Patio Sealing 1

Step 3: Painting the sealer onto your slabs

This can be done in a number of ways. We have found the easiest way to do this is with a long-handled paint roller as it means you don't have to get on your hands and knees!

Pour the sealant out into a paint tray and cover your paint roller in it. Then simply roll the sealer directly onto the slabs, avoiding all joints. It's as easy as that. 

See the below video for a demonstration. This also covers a second method of using a spray gun, but it is much easier to use the roller method:

A Resiblock product being applied by a professional.

Step 4: Adding a second or third coat

You will have decided before you start the kind of look you want to create and whether you are going for an invisible or colour enhancing sealer.

If you are going for an invisible sealer, one coat is enough.

If you want to enhance the colour, then the number of coats depends on the desired effect:

  • 1 Coat - an enhanced colour that dries to give a matte finish.
  • 2 Coats - A gloss finish.
  • 3 Coats - a persistent wet-look effect.

Each subsequent coat needs half the amount of sealer. So for example, if your first coat needed a 5L tin to coat your patio, the second will need 2.5L and the 3rd coat will only need 1.25L.

If you are applying a second or third coat, wait for the previous coat to begin to dry out before applying the next coat. This takes around an hour. 

It's important you don't let it dry completely. If allowed to dry completely, the second or third coats won't penetrate the stone fully, which means you will be in danger of having a tacky sealing substance sat on the surface. It's all about timing.

Patio Sealing 3Figure 1. Unsealed Sandstone Paving (Image: Azpects)

Patio Sealing 4Figure 2. Sealed Sandstone - Single Coat Colour Enhancer (Image: Azpects)

Maintenance of your Patio Sealer

We would love to say sealing is a one time job. But unfortunately, it doesn't last forever thanks to our torrid British weather. It will beat it down over time and eventually the sealer will lose its effects. Step 5 is simply to maintain the look.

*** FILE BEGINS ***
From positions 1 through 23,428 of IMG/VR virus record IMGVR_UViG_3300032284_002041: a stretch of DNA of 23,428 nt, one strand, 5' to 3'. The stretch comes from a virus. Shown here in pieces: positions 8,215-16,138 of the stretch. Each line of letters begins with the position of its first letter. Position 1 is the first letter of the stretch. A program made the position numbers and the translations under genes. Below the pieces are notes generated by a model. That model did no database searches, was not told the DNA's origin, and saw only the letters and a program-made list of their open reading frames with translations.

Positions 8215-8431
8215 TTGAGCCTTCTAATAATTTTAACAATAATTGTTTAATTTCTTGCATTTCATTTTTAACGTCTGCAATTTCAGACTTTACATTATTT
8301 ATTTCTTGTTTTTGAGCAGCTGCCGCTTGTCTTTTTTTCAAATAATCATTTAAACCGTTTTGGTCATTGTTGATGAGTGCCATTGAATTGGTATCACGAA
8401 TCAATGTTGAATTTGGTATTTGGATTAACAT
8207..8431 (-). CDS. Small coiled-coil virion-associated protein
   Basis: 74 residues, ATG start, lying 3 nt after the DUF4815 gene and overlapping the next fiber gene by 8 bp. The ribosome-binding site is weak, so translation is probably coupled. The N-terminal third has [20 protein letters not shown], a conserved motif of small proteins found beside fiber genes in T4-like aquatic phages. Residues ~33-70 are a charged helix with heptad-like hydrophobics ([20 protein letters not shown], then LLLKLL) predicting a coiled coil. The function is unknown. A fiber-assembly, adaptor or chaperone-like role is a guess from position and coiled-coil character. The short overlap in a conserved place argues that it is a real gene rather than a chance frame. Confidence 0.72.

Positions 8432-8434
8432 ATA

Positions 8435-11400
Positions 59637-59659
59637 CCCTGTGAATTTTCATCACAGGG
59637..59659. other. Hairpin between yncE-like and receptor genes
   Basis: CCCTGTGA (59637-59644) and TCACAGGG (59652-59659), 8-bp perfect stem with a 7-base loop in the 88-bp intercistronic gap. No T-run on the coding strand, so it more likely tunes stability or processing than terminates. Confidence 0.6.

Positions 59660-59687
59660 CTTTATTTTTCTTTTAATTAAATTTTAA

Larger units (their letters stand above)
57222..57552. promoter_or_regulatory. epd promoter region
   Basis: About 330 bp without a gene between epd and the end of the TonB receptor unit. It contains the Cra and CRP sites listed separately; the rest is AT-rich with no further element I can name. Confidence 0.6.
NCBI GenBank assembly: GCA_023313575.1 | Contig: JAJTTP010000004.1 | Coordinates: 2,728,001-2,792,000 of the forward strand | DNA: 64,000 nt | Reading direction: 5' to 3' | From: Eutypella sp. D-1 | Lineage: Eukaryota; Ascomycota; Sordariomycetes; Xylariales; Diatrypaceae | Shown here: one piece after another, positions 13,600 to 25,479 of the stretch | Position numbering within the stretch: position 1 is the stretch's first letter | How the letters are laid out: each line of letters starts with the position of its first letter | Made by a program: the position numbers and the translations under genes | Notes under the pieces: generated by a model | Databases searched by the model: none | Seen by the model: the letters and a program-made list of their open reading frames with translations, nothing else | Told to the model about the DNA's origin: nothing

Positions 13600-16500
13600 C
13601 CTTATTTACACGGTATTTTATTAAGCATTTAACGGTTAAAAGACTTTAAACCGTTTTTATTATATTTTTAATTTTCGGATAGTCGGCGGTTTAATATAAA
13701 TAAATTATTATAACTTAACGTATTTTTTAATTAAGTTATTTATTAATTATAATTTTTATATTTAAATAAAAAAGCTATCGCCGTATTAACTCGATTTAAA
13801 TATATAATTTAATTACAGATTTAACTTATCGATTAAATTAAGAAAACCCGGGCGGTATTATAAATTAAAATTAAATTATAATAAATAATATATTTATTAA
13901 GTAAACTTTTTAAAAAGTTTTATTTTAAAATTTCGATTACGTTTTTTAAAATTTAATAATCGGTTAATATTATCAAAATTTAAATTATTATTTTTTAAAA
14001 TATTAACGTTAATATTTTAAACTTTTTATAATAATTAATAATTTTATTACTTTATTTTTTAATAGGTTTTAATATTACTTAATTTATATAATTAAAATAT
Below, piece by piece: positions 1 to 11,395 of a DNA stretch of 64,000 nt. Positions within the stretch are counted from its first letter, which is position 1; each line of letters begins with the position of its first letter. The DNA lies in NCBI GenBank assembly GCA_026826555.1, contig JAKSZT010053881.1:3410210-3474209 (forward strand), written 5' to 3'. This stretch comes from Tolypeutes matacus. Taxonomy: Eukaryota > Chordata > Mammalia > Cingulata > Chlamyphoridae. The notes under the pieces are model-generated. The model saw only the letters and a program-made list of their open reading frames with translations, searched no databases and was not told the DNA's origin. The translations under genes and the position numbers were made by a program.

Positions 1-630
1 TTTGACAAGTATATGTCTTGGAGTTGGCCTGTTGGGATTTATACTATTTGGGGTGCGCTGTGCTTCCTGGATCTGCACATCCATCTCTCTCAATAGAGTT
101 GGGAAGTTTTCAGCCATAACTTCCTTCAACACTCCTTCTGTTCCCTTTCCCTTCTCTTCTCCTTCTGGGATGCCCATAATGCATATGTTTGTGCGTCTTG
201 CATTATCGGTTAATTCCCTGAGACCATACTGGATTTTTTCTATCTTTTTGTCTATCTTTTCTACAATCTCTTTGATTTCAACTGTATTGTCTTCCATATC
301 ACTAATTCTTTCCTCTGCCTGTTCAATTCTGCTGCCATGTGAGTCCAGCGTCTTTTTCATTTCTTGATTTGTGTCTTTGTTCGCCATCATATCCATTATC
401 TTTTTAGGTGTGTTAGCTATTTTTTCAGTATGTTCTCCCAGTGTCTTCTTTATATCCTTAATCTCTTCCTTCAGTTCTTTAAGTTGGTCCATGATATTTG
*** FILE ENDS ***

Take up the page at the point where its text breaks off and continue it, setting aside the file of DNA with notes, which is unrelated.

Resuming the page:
Step 5: Maintenance - repeat steps 2-4

After 18-24 months, your paving will be ready for a fresh top-up of sealer. It's important to use the same product to get the same results, but the process is much the same. If you have opted for Black Limestone, the time limit is a little different - make sure you have a read up on the material here.

Give the paving a thorough clean & roll the sealer onto the slabs, avoiding the joints.

The only difference here is that you will only need 1 layer of sealer this time to restore it to the finish you chose first time round. 

Step 5 is incredibly important! While your paving may have looked ideal when first sealed, a little TLC before the spring will make sure it keeps looking its best for as long as possible.

Patio Sealing 2

For an extensive overview of the different types of natural paving and whether or not you need to seal them - make sure you read our handy guide here.

We hope this helps!

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Hi Cath,

When sealed, that will indeed cause water to pool. Sealer is designed to prevent water absorbtion which helps with stain prevention.

Two options really:

1. Leave the mortar/jointing compound gaps unsealed so water can drain away here.
2. The patio should have a slight slope away from brickwork so it runs off and into a lawn or elsewhere.

Sealer does cause what you say, but it is designed to increase the lifespan of the patio.

Kelsey Brace

I’m was just about to use a sealer for Indian/ natural stone and I tested 2 slabs which are not connected to main patio and what I found after it has dried that the surface water on the slabs doesn’t absorb into the slabs. So a lot of surface water would remain on slabs after rain . Not a look I would want and would it not affect the patio or the brickwork that the patio butts up to?

Cath Gledhill